The January release of the Job Openings and Labor Turnover Survey (JOLTS) from the Bureau of Labor Statistics last week provides additional evidence that the labor market continues to tighten despite concerns about financial market volatility and weak foreign economic growth. JOLTS tracks job openings, quits, hires and layoffs from a sample of establishments. Although it is published with a one month lag to the better-known monthly Employment Report, it serves as a useful complement to traditional labor market measures such as unemployment and change in total employment. NAREIT tracks labor market conditions because they are a timely indicator of the demand component of REIT and real estate fundamentals.
The number of job openings rose to 5.54 million in January, up 260 thousand from December 2015 and up 569 thousand year-over-year (below chart, blue line).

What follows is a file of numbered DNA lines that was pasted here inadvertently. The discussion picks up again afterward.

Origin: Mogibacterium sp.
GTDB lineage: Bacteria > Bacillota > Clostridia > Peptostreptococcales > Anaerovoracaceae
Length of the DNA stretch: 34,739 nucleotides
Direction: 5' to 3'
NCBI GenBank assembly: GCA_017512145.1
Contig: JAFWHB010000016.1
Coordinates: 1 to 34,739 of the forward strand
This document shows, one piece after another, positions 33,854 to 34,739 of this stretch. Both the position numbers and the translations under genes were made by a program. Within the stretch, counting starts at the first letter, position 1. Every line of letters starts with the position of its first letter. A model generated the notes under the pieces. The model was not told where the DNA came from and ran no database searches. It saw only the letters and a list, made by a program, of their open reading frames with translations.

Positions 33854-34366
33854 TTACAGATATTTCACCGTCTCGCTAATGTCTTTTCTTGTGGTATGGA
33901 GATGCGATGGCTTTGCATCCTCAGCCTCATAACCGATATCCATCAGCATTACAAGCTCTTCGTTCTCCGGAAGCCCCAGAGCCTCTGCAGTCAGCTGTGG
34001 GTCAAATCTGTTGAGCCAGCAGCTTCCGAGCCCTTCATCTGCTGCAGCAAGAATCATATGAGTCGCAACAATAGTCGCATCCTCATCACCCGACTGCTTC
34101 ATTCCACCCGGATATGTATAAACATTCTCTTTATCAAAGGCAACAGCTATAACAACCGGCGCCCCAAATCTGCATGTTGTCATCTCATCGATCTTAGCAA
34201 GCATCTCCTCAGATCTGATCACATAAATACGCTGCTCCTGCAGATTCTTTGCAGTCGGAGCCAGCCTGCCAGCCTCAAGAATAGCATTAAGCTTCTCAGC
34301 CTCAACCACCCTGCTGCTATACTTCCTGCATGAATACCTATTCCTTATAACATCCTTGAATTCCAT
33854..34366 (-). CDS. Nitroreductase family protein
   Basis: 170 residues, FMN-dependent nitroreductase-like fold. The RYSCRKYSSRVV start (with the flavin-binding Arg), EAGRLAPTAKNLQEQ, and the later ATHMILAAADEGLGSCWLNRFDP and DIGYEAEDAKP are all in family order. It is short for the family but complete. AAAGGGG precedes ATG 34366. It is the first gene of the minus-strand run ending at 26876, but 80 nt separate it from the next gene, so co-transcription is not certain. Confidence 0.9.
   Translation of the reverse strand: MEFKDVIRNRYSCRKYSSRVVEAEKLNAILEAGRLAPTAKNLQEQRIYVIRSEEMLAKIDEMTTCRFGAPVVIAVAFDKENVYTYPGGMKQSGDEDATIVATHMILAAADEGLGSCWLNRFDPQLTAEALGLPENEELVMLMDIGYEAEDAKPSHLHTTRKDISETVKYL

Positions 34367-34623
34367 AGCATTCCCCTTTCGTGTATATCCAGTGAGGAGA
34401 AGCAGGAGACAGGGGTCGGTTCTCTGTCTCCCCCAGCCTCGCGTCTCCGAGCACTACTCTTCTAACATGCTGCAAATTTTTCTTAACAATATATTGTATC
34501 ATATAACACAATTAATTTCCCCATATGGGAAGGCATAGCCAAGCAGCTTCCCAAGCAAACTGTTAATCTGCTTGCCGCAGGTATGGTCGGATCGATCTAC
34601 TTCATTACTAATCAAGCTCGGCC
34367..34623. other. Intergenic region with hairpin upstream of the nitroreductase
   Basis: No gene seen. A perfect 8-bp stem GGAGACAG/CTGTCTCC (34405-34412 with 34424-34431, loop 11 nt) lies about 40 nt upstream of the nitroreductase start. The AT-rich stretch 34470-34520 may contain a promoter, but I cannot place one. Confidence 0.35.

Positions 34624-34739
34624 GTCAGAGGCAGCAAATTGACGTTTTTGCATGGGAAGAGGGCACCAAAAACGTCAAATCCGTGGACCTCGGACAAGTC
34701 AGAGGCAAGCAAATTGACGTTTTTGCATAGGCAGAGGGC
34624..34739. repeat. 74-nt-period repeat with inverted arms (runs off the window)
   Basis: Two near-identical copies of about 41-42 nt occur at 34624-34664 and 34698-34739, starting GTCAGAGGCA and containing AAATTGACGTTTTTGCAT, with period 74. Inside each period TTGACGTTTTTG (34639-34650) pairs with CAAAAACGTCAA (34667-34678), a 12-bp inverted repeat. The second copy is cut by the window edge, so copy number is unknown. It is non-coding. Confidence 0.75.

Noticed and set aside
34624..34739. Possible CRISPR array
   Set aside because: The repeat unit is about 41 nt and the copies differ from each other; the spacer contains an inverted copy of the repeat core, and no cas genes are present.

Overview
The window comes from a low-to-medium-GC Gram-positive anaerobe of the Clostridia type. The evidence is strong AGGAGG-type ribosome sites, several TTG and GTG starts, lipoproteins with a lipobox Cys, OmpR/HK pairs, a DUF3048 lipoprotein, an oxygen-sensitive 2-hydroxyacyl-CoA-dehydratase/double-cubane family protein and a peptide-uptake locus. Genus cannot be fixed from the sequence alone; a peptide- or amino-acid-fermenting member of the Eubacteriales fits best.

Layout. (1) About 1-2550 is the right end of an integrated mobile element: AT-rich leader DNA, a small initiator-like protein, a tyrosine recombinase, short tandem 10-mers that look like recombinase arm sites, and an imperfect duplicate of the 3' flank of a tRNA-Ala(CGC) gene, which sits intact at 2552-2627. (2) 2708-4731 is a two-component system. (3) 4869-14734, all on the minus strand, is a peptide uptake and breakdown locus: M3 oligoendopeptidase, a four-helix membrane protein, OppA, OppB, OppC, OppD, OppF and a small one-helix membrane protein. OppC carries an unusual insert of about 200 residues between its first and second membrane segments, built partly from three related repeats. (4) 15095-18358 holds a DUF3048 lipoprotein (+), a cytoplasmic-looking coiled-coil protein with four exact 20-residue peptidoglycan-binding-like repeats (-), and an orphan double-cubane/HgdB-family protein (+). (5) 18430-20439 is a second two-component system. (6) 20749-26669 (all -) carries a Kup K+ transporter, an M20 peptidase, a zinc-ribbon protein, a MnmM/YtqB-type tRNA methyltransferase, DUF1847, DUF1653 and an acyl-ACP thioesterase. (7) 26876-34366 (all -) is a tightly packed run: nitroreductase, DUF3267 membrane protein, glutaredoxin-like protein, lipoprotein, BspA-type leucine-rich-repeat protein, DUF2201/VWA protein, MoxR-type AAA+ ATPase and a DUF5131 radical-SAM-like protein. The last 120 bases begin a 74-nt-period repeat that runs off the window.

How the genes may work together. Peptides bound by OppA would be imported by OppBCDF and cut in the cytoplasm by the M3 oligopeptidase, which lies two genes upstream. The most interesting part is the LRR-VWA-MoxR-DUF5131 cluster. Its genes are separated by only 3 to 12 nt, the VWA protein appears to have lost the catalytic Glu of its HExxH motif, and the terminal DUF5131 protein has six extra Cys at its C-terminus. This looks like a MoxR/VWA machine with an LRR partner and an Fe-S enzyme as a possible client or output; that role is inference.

While job openings improved in January, other JOLTS monthly measures were mixed. The number of hires (the green line) fell slightly from the very strong December level, but remained about in line with the year-ago levels of hires. Quits (the red line) are an important measure of employee confidence in the labor market. As the graph shows, quits declined from the strong December level, but are up on the year-over-year basis. The JOLTS trends are consistent with a relatively strong and tightening labor market. A new phenomenon is that the number of job openings has exceeded the number of hires in nine of the past ten months.
A useful way to put job openings in perspective is to compare job openings to the number of unemployed workers. The number of unemployed workers per job opening fell to 1.4 in January—the lowest level of unemployed workers per job opening since 2001.